Eric Rutherford: What makes a good virtual assistant? What kind of traits, what type of personality really makes for a great virtual assistant?


Jordan Eaton: Yeah, so I actually do things a little bit differently than most people, so I don't hire on skills completely. When people apply, yes I'll look at their resume and I'll make sure that they have the skills we need. [00:10:00] But most of the time I'm looking at the personality of how they're going to communicate if they're good at being resourceful if they are quick learners, all those kind of things.


 That is almost more important to me then the skills attribute of it. And basically we want people that share the same values as us. And also, responsible and we can depend on them. This is my business and I care about every single one of the clients we work with and, you know, all the people I have working with me, working with me now, they share the same, you know, they care about the business owners they're working with too. So that's what we look for.


Eric Rutherford: I appreciate so much the idea that you are not completely trying to hire on skills that, you know, some of the skills can absolutely be learned.


Jordan Eaton: A lot of the skills that even I have were self-taught. I taught myself how to use WordPress and made my own website, so that was kind of cool.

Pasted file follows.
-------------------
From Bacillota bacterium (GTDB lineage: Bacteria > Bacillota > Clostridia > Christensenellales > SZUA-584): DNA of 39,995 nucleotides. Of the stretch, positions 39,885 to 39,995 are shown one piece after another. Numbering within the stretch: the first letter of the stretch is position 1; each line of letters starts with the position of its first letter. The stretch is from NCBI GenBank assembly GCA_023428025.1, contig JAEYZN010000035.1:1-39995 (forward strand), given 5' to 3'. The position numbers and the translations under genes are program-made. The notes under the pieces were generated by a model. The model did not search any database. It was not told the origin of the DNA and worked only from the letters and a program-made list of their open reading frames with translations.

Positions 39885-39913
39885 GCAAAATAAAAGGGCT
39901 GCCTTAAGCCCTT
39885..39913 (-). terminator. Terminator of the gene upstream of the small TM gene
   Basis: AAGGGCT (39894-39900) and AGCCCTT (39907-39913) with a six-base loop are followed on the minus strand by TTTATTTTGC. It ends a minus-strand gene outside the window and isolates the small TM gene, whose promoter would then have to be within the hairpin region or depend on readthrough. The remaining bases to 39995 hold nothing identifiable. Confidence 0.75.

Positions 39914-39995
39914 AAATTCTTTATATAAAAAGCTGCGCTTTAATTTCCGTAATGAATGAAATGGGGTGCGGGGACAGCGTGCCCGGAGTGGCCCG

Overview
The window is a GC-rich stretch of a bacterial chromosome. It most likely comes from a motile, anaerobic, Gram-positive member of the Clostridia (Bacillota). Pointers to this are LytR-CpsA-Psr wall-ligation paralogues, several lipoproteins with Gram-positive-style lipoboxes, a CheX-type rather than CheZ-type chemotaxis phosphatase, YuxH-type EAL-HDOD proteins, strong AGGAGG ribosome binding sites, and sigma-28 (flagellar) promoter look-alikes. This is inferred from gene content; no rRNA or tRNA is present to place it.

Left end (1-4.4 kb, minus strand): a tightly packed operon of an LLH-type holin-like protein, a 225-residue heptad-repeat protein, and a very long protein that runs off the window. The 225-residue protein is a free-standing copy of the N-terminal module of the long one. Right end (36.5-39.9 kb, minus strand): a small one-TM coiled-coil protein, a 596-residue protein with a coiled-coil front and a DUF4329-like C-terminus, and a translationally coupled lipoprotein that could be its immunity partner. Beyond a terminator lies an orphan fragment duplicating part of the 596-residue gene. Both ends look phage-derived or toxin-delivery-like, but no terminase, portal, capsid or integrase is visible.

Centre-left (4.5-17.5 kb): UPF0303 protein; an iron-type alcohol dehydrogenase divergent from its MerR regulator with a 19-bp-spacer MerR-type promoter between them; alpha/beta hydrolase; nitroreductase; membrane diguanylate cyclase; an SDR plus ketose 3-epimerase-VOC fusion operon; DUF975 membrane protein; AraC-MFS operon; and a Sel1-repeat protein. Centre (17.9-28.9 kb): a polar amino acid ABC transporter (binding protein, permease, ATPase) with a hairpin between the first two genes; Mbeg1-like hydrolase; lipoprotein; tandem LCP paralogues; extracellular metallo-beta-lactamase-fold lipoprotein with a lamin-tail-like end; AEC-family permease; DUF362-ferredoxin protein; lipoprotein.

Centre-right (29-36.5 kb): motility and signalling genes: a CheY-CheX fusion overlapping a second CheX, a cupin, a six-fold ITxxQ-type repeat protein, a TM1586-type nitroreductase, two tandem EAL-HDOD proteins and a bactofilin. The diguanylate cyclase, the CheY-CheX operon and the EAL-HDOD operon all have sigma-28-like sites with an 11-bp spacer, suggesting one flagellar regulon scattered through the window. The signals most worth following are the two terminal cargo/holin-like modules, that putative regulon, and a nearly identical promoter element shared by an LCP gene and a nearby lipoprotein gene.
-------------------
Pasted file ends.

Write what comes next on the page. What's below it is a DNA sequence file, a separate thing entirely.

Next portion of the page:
But people [00:11:00] that are the same as me, that are resourceful and can actually take courses , or learn on their own, then yeah, that's definitely, definitely a.


Eric Rutherford: Just being that self-starter, resourceful person to kind of figure things out. This is sort of back to some LinkedIn messages we were bouncing back and forth. This idea of SOPs standard operating procedures. If I'm hiring a virtual assistant how do they know what I want done . Do I provide like you know, examples or processes or do you have your own or how's that work?


Jordan Eaton: I think it's a little bit of both. We would work together with the business owner. A lot of times there are some things that have to be done a certain way for their business only. But for the most part, some of our clients, we've even created the SOPs for them. Sometimes it's as easy as getting a screen recorder and just doing the task one time, and then you can send that video to your virtual [00:12:00] assistant and then they can actually write an SOP for you.

So we've done that in the past as well.


Eric Rutherford: I didn't think about that. Doing just a screen recording and sending it to you so you can see. Has to happen that way. It's, I'm not trying to write. Multiple steps that you may or may not understand where I'm coming from. Because I'm sure you deal with that.


It's seems like it's all communication or nearly all communication.


Jordan Eaton: Most of the time our virtual assistants have done the task that you were looking for, so I mean, they would have experience in the way that they necessarily would do it, but. We like to work together with the business owner and just make things as easy as possible.


 If sending a screen video or sending a voice memo is easiest for you, and then from there we would take it. We want it to be like super stress free.


Eric Rutherford: I'm all about that. There is enough stress in the business world trying to take care of things so limiting that stress is a huge, huge win in my book.